In its current form, the proposed tax law changes should reduce costs and increase profit. This is because the highest corporate tax rate will be reduced from 35% to 20%. Will this mean record profits for corporations? Quite possibly. What effect will this have on economic growth and job creation? Well, if the Bush tax cuts in 2001 (also known as “The Economic Growth and Tax Relief Reconciliation Act of 2001”) can be used as a guide, then it should spur growth as GDP went from 0.2 in 2001 to 2.0 in 2002 and 4.4 in 2003.
However, that same good news could not be said about unemployment. Due to the recession of 2001, unemployment figures went from 4.7 in 2001 to 5.8 in 2002 and 6.0 in 2003. The same could happen with the next implementation of tax reform. Unemployment figures in 2017 are averaging about 4.4 percent for the year to date. Since the next recession could occur as early as next year 2018 (per my prediction), we could see a recurrence of economic growth and the same time as unemployment growth (or a lack of job creation).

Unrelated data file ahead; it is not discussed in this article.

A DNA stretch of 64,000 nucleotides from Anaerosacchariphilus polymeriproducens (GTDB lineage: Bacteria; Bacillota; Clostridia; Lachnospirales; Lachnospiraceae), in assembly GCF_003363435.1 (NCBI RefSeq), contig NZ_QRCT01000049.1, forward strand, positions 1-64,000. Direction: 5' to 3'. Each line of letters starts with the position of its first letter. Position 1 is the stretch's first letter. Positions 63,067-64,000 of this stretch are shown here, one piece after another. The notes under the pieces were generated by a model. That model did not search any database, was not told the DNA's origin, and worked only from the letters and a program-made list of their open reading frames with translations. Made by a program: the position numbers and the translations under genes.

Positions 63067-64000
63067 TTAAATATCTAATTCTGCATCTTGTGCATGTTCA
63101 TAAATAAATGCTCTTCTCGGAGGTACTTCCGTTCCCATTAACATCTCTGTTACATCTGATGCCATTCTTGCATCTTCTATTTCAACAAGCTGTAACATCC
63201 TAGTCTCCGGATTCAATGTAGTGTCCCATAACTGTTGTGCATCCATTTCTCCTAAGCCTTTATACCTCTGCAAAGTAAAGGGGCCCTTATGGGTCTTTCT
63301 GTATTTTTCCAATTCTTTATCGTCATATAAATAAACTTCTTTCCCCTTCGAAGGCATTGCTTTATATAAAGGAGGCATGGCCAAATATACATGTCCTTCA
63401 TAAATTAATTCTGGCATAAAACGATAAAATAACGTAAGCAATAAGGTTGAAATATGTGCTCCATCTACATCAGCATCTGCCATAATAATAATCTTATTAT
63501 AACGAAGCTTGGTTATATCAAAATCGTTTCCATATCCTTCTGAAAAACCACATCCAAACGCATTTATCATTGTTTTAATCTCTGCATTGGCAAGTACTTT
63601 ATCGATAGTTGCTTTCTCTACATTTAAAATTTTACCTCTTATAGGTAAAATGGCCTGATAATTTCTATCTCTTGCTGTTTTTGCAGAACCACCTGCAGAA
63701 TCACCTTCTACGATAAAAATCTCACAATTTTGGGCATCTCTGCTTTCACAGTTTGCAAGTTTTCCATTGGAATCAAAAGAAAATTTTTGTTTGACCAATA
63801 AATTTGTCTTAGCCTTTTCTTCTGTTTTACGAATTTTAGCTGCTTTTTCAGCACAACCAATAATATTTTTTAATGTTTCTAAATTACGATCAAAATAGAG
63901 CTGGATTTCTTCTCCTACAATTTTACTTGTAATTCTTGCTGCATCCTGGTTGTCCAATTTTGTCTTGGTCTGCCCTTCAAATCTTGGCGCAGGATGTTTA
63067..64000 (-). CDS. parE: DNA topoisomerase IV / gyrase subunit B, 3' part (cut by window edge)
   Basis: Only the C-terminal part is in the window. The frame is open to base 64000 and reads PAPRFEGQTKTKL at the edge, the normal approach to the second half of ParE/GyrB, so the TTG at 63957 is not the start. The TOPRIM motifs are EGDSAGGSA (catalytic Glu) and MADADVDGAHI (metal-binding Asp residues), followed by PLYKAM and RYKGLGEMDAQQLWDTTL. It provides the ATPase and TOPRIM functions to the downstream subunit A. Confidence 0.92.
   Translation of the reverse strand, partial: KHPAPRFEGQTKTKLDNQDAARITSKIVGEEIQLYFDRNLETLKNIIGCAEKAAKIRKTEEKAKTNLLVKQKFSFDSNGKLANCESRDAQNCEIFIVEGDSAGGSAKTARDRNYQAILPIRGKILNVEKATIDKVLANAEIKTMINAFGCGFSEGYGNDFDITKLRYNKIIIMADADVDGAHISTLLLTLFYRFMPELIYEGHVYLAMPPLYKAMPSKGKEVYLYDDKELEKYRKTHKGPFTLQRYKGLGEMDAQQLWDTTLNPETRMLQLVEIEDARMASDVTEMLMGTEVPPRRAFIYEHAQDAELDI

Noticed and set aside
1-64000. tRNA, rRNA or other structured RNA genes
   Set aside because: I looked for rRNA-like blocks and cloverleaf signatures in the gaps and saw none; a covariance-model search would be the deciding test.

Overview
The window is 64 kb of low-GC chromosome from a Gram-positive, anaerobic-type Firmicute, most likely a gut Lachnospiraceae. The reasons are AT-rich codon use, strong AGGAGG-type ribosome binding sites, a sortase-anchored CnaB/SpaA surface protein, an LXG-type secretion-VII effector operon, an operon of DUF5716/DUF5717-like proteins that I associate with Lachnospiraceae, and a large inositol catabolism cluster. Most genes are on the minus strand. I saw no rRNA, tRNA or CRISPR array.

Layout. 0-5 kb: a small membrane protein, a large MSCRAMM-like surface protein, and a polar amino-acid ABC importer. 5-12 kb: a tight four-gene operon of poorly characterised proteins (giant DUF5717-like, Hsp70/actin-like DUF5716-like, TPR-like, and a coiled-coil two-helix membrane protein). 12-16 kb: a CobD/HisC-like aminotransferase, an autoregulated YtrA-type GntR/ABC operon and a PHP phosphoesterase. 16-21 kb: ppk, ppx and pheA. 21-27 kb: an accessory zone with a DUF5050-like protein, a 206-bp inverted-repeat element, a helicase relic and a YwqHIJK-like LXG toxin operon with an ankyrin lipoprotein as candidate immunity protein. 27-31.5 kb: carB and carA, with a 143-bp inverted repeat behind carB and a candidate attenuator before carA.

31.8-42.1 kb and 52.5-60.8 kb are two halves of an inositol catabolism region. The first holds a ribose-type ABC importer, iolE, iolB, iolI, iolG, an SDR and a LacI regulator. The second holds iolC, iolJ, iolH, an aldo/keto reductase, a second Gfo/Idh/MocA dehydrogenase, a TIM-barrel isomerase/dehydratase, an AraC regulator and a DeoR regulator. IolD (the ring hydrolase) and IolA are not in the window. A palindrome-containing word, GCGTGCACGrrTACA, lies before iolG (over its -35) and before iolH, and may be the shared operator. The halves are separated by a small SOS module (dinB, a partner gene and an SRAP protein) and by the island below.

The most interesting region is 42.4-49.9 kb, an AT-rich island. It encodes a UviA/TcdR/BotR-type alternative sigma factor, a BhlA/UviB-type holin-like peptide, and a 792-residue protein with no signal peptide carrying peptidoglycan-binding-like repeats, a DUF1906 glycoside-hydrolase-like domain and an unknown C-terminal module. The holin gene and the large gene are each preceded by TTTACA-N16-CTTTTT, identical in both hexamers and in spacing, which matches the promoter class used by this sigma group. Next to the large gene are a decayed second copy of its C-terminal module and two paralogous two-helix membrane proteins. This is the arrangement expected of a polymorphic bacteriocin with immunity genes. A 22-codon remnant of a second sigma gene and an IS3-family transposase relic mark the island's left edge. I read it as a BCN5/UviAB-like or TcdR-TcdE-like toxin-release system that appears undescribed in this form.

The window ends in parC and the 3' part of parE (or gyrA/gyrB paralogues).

The significant difference between the Bush tax cuts in 2001 and the proposed Trump tax cuts in 2017, is that at the time the Bush tax cuts were proposed, there was a budget surplus, and President Bush wanted to give the surplus back to “the people.” The current budget deficit is $440 billion (FY2018). President Trump’s tax cut will only serve to increase the deficit and increase the national debt. The Bush tax cuts made sense in 2001, because of the budget surplus. Do the Trump tax cuts make sense in that light?